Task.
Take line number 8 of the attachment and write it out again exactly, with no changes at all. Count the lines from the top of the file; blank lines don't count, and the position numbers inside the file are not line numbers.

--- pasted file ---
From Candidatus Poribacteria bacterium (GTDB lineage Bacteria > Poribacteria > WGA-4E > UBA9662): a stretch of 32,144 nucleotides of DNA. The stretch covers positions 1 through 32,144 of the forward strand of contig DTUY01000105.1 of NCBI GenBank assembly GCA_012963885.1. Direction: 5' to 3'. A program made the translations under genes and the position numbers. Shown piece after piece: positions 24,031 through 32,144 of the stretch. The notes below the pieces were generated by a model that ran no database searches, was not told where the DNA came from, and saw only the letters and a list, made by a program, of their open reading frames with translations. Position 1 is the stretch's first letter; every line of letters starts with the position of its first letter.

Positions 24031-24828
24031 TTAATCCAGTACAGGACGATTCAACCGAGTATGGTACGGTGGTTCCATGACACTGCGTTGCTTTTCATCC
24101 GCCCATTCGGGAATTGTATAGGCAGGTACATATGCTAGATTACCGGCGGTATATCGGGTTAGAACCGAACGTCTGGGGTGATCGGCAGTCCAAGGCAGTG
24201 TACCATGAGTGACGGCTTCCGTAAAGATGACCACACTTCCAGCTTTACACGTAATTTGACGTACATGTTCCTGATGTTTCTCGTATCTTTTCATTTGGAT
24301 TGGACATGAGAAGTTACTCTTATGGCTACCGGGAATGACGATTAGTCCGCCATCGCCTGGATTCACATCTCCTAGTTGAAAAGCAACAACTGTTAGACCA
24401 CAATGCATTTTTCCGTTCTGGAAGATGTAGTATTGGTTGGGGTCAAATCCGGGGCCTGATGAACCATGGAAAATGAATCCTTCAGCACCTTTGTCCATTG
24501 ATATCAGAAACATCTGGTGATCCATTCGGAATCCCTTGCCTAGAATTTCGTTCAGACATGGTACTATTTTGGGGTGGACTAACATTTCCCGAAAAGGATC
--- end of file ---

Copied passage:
24501 ATATCAGAAACATCTGGTGATCCATTCGGAATCCCTTGCCTAGAATTTCGTTCAGACATGGTACTATTTTGGGGTGGACTAACATTTCCCGAAAAGGATC